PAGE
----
# Comoving Distance in LCDM - Understanding an Approximation

• Arman777
In summary, the conversation discusses the process of finding the comoving distance in the ##\Lambda##CDM model using an integral. The integral involves the Hubble parameter and the density parameters for matter and dark energy. The speaker then outlines their approach of approximating the solution by expanding the scale factor around a certain time, and finding the inverse of the scale factor. The discrepancy between their result and that in the textbook is also mentioned.
Arman777
Gold Member
Homework Statement
Finding the Comoving Distance for LCDM universe.
Relevant Equations
$$\chi(t) = \int_{t_e}^{t_0}\frac{dt}{a(t)}$$
I am trying to find the comoving distance,

$$\chi = c\int_0^z \frac{dz}{H(z)}$$ for the ##\Lambda##CDM model (spatially flat universe, containing only matter and ##\Lambda##).

$$H^2 = H_0^2[\Omega_{m,0}(1+z)^3 + \Omega_{\Lambda, 0}]$$

When I put this into integral I am getting,

$$\chi = \frac{c}{H_0}\int_0^z \frac{dz}{\sqrt{\Omega_{m,0}(1+z)^3 + \Omega_{\Lambda, 0}}}$$

which seems that I cannot take the integral manually (only numeric integration is possible).

So I have decided to approximate the solution, as its done in many textbooks (including Weinberg and Barbara).

So I have written $$\chi(t) = \int_{t_e}^{t_0}\frac{dt}{a(t)}$$ and then I have expanded the ##a(t)## around ##t_0##.

$$a(t) \simeq 1 + H_0(t-t_0) - \frac{q_0H_0^2}{2}(t-t_0)^2 + \frac{j_0H_0^3}{6}(t-t_0)^3$$

from here I need to find $$a(t)^{-1}$$ so that I can put that inside the integral.
I have seen that $$1/x \simeq \sum_{n=0}^{\infty}(-1)^n(x-1)^n$$.

So by similar logic I should get

$$a(t)^{-1} \simeq 1 - H_0(t-t_0) + \frac{q_0H_0^2}{2}(t-t_0)^2 - \frac{j_0H_0^3}{6}(t-t_0)^3$$

However, it seems its not the case. In Barbara (the calculations do not include ##j_0##) its written as,

$$a(t)^{-1} \simeq 1 - H_0(t-t_0) + (1+q_0/2)\frac{H_0^2}{2}(t-t_0)^2$$

I just don't understand how this can be possible...I am doing a mistake somewhere but I don't know where.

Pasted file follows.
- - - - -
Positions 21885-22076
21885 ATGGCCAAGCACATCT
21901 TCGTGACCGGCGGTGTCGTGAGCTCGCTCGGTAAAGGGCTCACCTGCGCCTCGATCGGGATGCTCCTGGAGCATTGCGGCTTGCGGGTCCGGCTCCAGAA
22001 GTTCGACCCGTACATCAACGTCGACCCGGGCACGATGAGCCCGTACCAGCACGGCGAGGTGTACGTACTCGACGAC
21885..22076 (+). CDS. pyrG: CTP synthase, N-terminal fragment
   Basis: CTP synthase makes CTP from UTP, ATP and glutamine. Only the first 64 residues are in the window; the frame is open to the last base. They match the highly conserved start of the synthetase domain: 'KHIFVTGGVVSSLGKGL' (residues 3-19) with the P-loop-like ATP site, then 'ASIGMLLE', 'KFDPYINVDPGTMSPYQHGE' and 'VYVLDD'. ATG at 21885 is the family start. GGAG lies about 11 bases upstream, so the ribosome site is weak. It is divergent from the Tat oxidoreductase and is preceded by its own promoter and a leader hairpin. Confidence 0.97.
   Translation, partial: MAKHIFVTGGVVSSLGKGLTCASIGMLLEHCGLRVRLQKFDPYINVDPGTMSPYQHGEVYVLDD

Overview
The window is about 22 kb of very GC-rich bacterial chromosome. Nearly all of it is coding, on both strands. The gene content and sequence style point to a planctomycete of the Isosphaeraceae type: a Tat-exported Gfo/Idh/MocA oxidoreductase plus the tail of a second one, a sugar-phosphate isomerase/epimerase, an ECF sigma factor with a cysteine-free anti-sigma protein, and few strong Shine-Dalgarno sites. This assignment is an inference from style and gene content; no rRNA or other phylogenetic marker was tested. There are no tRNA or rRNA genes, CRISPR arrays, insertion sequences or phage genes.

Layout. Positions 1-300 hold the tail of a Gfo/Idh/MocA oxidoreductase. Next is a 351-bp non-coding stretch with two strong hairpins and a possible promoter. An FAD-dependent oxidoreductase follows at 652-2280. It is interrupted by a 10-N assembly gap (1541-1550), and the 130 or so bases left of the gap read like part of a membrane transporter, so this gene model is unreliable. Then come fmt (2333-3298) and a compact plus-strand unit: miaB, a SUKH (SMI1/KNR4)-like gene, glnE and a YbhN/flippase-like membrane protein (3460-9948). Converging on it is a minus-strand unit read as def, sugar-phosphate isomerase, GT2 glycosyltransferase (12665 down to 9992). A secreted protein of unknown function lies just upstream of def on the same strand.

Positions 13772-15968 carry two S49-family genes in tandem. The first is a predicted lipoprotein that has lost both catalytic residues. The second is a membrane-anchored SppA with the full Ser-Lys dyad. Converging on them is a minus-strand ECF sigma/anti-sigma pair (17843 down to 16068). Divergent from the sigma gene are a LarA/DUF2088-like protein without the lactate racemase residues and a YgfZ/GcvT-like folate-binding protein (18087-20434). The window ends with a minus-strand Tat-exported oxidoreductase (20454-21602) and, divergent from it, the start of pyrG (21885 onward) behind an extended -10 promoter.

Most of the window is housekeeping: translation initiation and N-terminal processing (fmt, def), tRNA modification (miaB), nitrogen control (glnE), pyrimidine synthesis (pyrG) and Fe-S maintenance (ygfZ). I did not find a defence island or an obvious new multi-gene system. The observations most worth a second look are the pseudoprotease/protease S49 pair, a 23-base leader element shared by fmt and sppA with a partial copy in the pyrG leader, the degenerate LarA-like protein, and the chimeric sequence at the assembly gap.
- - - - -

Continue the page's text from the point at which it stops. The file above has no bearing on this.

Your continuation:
Thanks

$$a(t)^{-1}=\frac{1}{1+A}=1-A+A^2+..$$
where
$$A=H_0(t-t_0)-qH_0^2/2(t-t_0)^2+..$$
First order comes from A only . Second order comes from A and ##A^2## which is ##H_0^2(t-t_0)^2##. Similarly third order comes from A, A^2 and A^3.

Last edited:
Arman777

## 1. What is comoving distance in LCDM?

Comoving distance in LCDM refers to the distance between two points in the universe that is adjusted for the expansion of the universe. It takes into account the expansion of space and is therefore a better measure of distance than physical distance.

## 2. Why is comoving distance important in LCDM?

Comoving distance is important in LCDM because it allows us to accurately measure the distances between objects in the expanding universe. It also helps us understand the effects of cosmic expansion on the distribution of matter and the evolution of the universe.

## 3. How is comoving distance calculated in LCDM?

Comoving distance in LCDM is calculated using the Hubble parameter, which describes the rate of expansion of the universe, and the redshift of an object. The formula for calculating comoving distance is d = c/H0 * z, where d is the comoving distance, c is the speed of light, H0 is the Hubble parameter, and z is the redshift.

## 4. What is the difference between comoving distance and physical distance?

The main difference between comoving distance and physical distance is that comoving distance takes into account the expansion of the universe, while physical distance does not. Physical distance is the actual distance between two points in space, while comoving distance is a measure of the distance that would exist if the universe were not expanding.

## 5. What are the limitations of using comoving distance in LCDM?

One limitation of using comoving distance in LCDM is that it assumes a homogeneous and isotropic universe, which may not be accurate at small scales. Additionally, it does not take into account the effects of gravity on the expansion of the universe. It is also important to note that comoving distance is an approximation and may not be completely accurate in all cases.

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